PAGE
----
Caring for young eyes
It’s vital to get your children’s eyes checked. Small children simply don’t know if they have a problem.
Children’s eyecare is something that we are passionate about at Aves Optometrists. Polly Dulley led the UK Association of Optometrists’ campaign for Children’s Eyecare for many years and also worked for the College of Optometrists in formulating a Higher Qualification in Paediatrics for the profession. She has taught on the paediatric optometry programme at City University in London for the past 3 years.
At Aves, we offer eye examinations to children of all ages, fully funded by the NHS. Here are some commonly asked questions about children’s eyecare.
Why is it important for children to have their eyes checked?
It is estimated that one in five children have an undiagnosed eye problem, and this could range from not being able to see the board at school to an undiagnosed cataract. It is easy to assume that if a child doesn’t complain about visual problems, then their vision must be fine, but this is certainly not the case. Most children who have undiagnosed visual problems, simply assume that everyone sees the way they do.
Only 53% of children in the UK have ever had any kind of eye test and this accounts for all those undetected visual problems that children have to cope with. School work will certainly be affected, and this will affect the child’s development in many ways.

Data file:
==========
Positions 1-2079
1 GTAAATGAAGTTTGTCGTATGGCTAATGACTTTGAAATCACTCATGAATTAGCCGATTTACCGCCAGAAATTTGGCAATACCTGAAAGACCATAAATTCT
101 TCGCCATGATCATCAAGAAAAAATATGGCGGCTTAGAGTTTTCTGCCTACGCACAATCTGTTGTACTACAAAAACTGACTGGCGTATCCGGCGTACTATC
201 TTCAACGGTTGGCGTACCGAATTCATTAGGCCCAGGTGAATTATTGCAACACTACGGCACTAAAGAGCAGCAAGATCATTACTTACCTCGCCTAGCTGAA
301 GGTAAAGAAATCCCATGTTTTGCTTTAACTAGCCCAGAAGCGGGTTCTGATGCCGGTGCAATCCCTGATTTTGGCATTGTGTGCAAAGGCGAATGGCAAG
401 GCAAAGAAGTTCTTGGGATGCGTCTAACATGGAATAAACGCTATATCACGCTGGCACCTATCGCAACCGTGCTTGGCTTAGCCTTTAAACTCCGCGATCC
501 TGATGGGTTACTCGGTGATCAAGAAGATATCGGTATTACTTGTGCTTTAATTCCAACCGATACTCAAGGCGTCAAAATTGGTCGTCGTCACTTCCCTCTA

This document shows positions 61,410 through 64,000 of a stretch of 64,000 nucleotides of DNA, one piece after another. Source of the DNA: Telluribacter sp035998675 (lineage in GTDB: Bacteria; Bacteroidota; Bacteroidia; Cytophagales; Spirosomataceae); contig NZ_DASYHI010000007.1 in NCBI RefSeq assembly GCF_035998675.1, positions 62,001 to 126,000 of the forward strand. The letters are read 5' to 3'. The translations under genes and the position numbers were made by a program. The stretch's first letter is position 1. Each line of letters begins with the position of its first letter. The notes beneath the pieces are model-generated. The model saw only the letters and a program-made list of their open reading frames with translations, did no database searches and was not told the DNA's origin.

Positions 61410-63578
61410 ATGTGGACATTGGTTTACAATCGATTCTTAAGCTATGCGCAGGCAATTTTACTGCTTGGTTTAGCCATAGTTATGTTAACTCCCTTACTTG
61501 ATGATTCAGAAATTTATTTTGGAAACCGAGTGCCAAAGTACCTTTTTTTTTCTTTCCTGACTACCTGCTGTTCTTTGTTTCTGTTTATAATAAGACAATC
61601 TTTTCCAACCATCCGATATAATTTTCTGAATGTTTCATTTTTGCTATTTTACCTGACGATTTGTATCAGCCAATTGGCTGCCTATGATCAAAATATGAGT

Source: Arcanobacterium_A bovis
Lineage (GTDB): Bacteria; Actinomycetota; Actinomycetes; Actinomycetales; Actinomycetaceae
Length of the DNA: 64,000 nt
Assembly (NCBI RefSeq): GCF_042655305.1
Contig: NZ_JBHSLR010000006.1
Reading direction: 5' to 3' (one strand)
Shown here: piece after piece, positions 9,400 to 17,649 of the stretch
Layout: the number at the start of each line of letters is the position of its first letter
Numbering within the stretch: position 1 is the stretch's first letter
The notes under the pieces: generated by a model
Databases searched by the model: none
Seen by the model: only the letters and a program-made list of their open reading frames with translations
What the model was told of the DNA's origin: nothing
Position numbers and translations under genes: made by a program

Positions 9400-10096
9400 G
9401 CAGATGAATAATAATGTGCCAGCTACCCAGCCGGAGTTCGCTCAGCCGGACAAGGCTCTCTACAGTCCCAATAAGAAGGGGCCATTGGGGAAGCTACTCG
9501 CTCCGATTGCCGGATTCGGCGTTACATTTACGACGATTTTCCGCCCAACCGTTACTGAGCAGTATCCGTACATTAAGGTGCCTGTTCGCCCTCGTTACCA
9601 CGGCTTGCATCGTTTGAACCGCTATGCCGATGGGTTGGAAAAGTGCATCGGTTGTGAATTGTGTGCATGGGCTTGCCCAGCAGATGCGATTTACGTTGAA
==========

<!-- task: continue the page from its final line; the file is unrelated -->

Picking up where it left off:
Don’t school nurses check their vision at school?
Many parents assume that school nurses check children’s eyes and, in the Epping area, there is still provision for school nurses to do a vision check in reception class. A vision check alone, however, will fail to pick up many eye problems that a full eye examination by a qualified optometrist would
Will I have to pay for my child’s eye examination?
Eye examinations are funded by the NHS for ALL children in full time education until their 19th birthday.
How can you do an eye examination if my child doesn’t yet recognise letters?
Vision can be assessed in many different ways. We can assess vision in children under a year old by using objective, preferential looking techniques. We can use picture matching charts in toddlers who are able to name or point to pictures shown on a chart.
How early should I bring in my child for an eye examination?
There is no lower limit to how soon we can examine your child’s eyes. Even in babies, we are able to check that the eyes are healthy, measure the prescription and check that the eyes are working together. If you have any concerns, bring your child in to see us. If you have no worries, a check before the age of three is suggested. A condition called amblyopia, or lazy eye is best treated before the age of three, and your child would not necessarily show any signs or symptoms.
Colorimetry and eye tracking
Aves has been involved in this area of optometry which investigates the use of coloured filters to aid reading and associated near vision tasks for many years. Some people who struggle with their reading and/or writing may suffer from visual stress and it is these individuals who may benefit from the use of colour.
Dyslexia is a specific learning difficulty, associated particularly with reading and spelling. Many people with dyslexia suffer from visual stress. Visual stress is NOT the same as dyslexia but is more common in those who are dyslexic. Visual stress can also occur in people who are not dyslexic.
Click here to learn more about our Colorimetry service.